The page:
(The following post appeared on the blog of the International Association of Machinists — IAM.)
If the Trans Pacific Partnership agreement (TPP) is signed into law at the end of this year, the rules for international trade and the global economy will change dramatically, and not for the better.
Despite the potential for the TPP to negatively impact hundreds of thousands of American jobs, the negotiations to create the massive trade pact are being conducted in unprecedented secrecy. Access to the pact’s draft language is limited almost exclusively to a handful of government negotiators and corporate advisers.
Among those denied access to the pending terms of the trade deal was Senator Ron Wyden (D-OR), chairman of the U.S. Senate Finance Subcommittee on International Trade, Customs and Global Competitiveness. Outraged, Wyden responded with a bill demanding greater transparency in the negotiations. Over 130 members of Congress also took action, sending a letter to the U.S. trade representative demanding a more open process.
While members of Congress and the American public are unable to view the details of TPP, access and input is being granted some of the most deep-pocketed corporations in the world, including Chevron, Halliburton and PhRMA (The Pharmaceutical Research and Manufacturers of America).
According to documents leaked by consumer advocacy organization Public Citizen, the deal includes extraordinary terms that explain why trade officials are so anxious to keep the negotiations secret. (See video above.)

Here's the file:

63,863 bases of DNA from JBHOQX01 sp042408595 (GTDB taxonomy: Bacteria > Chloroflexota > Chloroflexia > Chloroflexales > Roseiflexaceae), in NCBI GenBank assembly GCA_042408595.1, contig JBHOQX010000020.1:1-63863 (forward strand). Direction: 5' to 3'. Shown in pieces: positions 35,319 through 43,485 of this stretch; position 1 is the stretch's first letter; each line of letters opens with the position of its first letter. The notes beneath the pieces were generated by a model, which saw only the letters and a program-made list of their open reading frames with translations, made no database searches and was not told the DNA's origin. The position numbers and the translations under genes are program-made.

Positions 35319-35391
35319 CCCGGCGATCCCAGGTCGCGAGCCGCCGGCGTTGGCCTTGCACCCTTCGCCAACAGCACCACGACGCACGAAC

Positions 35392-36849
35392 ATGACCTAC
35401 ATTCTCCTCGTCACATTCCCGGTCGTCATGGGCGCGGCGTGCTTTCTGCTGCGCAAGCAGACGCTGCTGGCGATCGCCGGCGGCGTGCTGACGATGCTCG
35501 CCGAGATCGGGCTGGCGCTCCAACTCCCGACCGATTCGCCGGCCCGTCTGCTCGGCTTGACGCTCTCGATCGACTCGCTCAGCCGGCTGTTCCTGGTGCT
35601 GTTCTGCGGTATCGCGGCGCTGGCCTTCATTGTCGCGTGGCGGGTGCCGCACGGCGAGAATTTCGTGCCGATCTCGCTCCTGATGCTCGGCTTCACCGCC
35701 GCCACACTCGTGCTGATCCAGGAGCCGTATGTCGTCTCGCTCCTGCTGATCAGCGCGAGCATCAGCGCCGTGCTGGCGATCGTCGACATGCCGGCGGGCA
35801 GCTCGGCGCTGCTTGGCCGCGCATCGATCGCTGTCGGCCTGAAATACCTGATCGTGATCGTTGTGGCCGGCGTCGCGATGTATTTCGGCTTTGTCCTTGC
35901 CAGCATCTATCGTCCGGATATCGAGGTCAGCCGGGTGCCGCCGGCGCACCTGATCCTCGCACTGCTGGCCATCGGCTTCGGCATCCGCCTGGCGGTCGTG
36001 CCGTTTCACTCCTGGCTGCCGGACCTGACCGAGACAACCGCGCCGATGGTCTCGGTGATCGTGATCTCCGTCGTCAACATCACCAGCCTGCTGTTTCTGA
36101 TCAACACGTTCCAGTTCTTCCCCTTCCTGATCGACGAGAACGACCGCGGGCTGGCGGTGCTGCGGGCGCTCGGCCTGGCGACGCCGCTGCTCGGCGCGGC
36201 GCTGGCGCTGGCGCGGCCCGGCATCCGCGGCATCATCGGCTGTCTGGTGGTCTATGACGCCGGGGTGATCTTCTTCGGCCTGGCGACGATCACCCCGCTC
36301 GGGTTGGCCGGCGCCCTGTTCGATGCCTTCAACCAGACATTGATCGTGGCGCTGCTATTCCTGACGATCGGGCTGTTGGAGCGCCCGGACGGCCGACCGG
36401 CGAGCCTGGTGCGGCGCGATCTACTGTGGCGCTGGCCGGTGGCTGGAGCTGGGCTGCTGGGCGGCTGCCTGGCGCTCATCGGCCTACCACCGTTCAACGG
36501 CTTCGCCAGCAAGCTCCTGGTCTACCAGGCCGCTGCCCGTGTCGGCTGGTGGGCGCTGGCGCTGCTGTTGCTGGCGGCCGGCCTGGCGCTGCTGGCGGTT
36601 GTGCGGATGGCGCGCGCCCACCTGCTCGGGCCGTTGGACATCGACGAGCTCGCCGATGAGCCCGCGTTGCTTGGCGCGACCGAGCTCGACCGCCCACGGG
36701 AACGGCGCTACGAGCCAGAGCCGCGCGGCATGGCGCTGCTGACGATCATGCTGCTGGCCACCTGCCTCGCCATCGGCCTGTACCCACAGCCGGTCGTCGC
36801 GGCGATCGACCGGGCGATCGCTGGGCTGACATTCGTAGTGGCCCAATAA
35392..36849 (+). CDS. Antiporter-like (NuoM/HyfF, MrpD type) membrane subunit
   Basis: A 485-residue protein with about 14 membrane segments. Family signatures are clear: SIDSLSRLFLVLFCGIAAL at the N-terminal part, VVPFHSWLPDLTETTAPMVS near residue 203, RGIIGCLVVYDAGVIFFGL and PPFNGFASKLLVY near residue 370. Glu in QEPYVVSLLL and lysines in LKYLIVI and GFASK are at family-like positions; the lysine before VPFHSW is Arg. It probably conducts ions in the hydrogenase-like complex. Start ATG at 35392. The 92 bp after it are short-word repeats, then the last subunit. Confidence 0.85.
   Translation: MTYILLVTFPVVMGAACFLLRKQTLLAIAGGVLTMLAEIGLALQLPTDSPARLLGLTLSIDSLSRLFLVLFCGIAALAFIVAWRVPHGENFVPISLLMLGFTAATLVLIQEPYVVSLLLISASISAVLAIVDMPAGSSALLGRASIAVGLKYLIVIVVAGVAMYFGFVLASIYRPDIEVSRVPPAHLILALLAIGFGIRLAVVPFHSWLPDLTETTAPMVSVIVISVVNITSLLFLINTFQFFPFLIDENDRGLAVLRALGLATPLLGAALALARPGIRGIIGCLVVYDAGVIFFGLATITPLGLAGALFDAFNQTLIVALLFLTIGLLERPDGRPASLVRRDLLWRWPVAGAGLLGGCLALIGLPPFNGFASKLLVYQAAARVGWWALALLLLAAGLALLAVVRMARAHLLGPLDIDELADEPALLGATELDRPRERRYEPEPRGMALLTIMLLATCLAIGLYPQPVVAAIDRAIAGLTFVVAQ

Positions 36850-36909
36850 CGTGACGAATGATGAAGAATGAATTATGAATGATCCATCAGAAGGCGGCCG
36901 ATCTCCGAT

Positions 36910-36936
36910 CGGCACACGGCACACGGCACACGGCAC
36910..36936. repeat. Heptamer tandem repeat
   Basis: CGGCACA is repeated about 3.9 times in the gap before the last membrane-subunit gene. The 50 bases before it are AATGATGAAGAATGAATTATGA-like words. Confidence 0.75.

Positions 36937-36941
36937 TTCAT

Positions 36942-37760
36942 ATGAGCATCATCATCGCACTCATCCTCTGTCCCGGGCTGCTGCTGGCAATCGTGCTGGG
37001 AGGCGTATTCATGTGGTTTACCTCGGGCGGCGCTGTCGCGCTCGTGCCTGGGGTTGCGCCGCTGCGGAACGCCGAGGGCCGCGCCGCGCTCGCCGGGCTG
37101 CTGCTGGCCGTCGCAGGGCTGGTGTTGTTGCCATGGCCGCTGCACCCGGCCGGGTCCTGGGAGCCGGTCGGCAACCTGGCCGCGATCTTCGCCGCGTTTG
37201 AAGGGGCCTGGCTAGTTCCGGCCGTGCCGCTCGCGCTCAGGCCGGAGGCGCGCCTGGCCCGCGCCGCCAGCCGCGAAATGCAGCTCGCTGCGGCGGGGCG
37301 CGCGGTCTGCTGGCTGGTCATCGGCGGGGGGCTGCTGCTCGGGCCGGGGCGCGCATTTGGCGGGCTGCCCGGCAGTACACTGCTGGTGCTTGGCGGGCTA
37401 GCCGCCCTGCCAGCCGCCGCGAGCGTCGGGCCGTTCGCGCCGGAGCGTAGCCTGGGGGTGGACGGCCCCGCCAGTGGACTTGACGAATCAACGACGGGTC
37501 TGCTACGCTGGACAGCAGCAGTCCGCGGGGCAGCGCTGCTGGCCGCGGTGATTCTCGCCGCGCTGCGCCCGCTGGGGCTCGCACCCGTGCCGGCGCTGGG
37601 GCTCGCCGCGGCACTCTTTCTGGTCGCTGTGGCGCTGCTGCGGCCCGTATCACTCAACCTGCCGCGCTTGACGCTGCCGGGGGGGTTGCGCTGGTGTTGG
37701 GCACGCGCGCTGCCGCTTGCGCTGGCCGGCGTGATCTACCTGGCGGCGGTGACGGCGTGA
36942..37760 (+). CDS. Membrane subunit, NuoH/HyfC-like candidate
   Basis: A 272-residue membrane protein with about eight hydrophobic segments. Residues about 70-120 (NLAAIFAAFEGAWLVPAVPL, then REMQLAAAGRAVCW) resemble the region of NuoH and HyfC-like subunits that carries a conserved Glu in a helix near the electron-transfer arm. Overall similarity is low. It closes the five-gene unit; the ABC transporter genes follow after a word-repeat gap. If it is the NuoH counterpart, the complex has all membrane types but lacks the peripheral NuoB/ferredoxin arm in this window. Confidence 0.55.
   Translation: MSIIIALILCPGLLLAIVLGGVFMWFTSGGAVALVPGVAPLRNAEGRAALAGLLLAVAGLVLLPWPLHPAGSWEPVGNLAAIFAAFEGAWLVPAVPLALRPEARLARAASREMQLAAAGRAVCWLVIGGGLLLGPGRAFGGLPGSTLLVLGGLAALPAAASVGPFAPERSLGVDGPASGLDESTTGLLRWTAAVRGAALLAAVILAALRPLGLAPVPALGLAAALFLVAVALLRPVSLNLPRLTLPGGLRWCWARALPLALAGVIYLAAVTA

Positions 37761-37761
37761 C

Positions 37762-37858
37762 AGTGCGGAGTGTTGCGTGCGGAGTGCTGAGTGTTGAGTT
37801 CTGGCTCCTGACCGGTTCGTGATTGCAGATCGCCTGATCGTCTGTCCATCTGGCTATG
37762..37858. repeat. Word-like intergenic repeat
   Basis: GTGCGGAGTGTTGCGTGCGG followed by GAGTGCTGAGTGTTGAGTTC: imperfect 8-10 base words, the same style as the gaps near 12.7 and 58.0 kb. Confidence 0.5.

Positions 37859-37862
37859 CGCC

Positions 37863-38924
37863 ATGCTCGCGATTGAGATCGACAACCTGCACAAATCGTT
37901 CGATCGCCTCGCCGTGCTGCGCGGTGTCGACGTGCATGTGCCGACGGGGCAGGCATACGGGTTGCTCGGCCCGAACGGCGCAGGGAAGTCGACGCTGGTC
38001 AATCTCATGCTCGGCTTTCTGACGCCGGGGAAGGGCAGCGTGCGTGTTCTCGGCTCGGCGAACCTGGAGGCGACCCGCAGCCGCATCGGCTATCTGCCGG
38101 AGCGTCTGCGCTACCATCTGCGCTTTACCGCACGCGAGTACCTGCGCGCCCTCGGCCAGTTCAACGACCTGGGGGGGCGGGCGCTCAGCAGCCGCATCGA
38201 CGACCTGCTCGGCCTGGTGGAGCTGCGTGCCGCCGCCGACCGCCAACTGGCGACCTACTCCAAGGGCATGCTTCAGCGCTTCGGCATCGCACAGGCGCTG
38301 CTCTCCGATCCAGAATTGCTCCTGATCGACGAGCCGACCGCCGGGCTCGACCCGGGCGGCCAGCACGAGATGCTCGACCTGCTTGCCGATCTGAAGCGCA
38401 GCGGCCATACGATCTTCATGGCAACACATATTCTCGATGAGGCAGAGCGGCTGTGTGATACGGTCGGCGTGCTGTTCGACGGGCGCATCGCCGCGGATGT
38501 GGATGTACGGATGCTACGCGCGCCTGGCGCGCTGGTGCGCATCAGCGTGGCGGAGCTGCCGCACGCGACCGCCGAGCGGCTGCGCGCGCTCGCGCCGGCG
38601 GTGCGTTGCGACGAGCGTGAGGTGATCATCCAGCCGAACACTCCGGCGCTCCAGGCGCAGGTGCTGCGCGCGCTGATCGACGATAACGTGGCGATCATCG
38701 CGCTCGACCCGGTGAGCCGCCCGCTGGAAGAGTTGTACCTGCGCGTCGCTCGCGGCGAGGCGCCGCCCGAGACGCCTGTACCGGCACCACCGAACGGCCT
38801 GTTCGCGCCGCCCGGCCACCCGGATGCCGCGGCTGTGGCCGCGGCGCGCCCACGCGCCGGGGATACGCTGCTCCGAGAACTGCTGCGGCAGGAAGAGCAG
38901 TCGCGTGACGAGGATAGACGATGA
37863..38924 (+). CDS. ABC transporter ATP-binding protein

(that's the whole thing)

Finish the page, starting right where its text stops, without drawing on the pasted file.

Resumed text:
“Via closed-door negotiations, U.S. officials are rewriting swaths of U.S. law that have nothing to do with trade and in a move that will infuriate left and right alike have agreed to submit the U.S. government to the jurisdiction of foreign tribunals that can order unlimited payments of our tax dollars to foreign corporations that don’t want to comply with the same laws our domestic firms do,” said Public Citizen’s founder Lori Wallach.
Additional terms in the leaked documents reveal the TPP would ban “Buy American” procurement rules and incentivize U.S. corporations to invest abroad and offshore more jobs to low-wage countries.
Click here to sign a petition urging President Obama and U.S. Trade Representative Ron Kirk to support a trade policy that creates jobs in the United States; does not promote offshoring; improves working conditions and strengthens workers’ rights at home and abroad. The petition, authored by an IAM member at Trane Corp in La Crosse, WI also calls for a trade deal that protects the rights of sovereign governments to make policies in the public interest, including policies with respect to clean air and water, affordable medicines and food safety.